A long-time Plan International USA sponsor, Christy Burke was well aware of the difference she could make in the lives of children around the world. But, over the last three years, she’s been blown away by the even greater impact that a group of individuals could have on the lives of children.
In 2011, Burke set wheels in motion to build a fully-functioning school in a small village in Togo. Three years later, her dream has been fully realized.
“It makes me smile to think of the children …sitting in the school learning their lessons in a clean, sturdy building with a hygienic latrine to use and clean drinking water from the new well,” she said. “And I was a part of making that happen, along with many of my friends and many people I don’t even know. I’m not a billionaire, and neither are my friends, but we gave what we could and the result was awesome.”
Over the years, Burke has had the opportunity to visit sponsored children in both Vietnam and Tanzania.
“Reading about all the great things Plan does is one thing, but it’s such a richer experience to witness Plan’s impact first hand,” she said. “…And to meet the people, especially the children, is one of the most incredible opportunities I can imagine.”
It was a visit to Togo in 2012 that gave her the idea to build a school.
Burke realized the dire need for a place to learn while visiting a small village there.
“I was told that during the rainy season, the ground would flood and there would be no school at all,” she said. “This project drew me to it because of the obvious enthusiasm of the people and their clear desire to have a better learning environment for their children.”
Burke returned to the States with a mission.
“I spoke with my contacts at Plan about making a difference in the community, and we decided upon the [village school project],” she said. “I gave enough to [get] the process going, but then Plan reached out globally and I reached out within my circle.”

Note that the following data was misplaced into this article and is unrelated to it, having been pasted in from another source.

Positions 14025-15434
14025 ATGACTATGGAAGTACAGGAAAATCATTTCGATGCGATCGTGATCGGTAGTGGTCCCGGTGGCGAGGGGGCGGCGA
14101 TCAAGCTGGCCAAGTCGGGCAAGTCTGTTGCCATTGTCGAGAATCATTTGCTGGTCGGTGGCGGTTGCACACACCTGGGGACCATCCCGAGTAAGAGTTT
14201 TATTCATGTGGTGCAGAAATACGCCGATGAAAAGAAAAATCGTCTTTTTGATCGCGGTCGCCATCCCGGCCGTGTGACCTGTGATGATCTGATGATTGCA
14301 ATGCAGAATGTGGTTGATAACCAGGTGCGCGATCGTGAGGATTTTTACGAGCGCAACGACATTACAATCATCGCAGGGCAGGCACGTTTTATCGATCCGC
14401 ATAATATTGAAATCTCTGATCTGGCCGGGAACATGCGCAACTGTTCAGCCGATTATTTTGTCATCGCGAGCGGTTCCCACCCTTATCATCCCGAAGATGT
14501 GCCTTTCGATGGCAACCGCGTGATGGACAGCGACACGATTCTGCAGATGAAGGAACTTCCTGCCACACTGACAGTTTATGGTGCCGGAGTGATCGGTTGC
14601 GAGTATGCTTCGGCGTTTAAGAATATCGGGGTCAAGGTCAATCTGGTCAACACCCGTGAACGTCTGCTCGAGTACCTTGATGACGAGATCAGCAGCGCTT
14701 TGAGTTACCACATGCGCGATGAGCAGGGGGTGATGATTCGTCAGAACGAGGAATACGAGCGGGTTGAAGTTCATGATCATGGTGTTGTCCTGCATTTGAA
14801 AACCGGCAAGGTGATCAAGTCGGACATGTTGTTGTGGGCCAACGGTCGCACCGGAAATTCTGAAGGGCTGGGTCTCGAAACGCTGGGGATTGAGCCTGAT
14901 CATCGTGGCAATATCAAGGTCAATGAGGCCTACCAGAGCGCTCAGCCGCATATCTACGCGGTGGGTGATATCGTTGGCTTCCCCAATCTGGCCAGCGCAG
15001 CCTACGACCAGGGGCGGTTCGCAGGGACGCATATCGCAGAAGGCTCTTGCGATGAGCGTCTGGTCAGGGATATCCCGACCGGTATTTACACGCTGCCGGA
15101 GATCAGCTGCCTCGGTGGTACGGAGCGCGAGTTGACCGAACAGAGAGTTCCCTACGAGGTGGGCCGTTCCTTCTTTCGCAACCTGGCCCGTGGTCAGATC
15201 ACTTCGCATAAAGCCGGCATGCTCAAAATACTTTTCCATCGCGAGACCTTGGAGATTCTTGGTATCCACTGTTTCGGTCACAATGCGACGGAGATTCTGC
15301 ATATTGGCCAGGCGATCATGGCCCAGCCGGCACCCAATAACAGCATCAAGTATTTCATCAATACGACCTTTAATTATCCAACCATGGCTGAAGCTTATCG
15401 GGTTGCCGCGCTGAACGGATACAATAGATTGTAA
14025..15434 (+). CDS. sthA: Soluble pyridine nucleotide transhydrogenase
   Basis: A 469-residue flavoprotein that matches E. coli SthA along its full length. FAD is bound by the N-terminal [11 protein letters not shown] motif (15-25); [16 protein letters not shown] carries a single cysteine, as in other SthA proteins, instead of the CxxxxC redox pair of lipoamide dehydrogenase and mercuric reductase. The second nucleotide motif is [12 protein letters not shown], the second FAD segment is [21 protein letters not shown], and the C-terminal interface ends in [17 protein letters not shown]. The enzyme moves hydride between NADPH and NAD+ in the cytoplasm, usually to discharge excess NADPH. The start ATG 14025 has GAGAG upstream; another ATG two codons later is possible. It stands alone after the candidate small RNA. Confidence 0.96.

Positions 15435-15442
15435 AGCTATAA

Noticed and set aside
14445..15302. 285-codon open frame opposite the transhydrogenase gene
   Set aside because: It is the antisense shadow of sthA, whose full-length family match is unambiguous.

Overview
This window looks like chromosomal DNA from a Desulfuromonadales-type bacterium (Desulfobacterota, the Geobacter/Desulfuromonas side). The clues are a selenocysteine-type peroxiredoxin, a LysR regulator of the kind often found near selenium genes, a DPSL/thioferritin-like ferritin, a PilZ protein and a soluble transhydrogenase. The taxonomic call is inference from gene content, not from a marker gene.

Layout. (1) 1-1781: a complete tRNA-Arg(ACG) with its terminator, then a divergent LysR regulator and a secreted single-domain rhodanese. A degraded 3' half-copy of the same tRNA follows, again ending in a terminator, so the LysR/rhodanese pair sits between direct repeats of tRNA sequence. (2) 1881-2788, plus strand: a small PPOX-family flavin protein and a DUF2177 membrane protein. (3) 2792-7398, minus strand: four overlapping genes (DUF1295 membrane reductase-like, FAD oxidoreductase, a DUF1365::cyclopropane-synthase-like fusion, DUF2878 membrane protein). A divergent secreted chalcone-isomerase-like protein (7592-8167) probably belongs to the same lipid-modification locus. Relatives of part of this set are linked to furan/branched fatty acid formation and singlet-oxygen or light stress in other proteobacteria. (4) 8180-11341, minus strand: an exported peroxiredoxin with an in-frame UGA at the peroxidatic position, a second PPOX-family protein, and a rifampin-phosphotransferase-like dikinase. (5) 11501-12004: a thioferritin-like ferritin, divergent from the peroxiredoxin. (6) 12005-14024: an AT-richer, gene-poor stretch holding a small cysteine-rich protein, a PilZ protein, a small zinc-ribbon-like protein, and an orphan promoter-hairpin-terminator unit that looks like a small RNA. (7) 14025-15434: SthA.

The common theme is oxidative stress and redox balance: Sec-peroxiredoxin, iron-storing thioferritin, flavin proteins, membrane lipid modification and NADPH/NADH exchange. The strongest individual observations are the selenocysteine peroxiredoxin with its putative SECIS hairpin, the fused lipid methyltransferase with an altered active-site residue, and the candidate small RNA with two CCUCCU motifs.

Burke’s friends were excited to help. One friend was directing a play in New York City and asked for donations for the Plan school project following the show. Even children helped the cause. A client’s son raised money for the project at his piano recital and in school.
“Little by little, we all made it happen,” she said.
Burke was especially proud that the project would eventually contribute to educating a community. In particular, girls who might not otherwise have the chance to learn were given the opportunity.
Just one extra year of primary school for a girl can mean 10-20 percent higher wages, and when a girl in the developing world stays in school for seven or more years, she’ll marry later and have fewer, healthier children.
“The more a girl learns, the more she develops her mind, and the more she can do with that knowledge,” Burke said. “If she becomes a teacher, a businesswoman, a mother, a grandmother, she will undoubtedly benefit herself and the community at large.”
“Plan is an amazing organization and I have always been impressed with the people I have met and programs I have seen,” she added.
Over the past three years, educating a small village in Togo became a reality. Read next month’s issue to learn how another long-time Plan sponsor helped make it happen!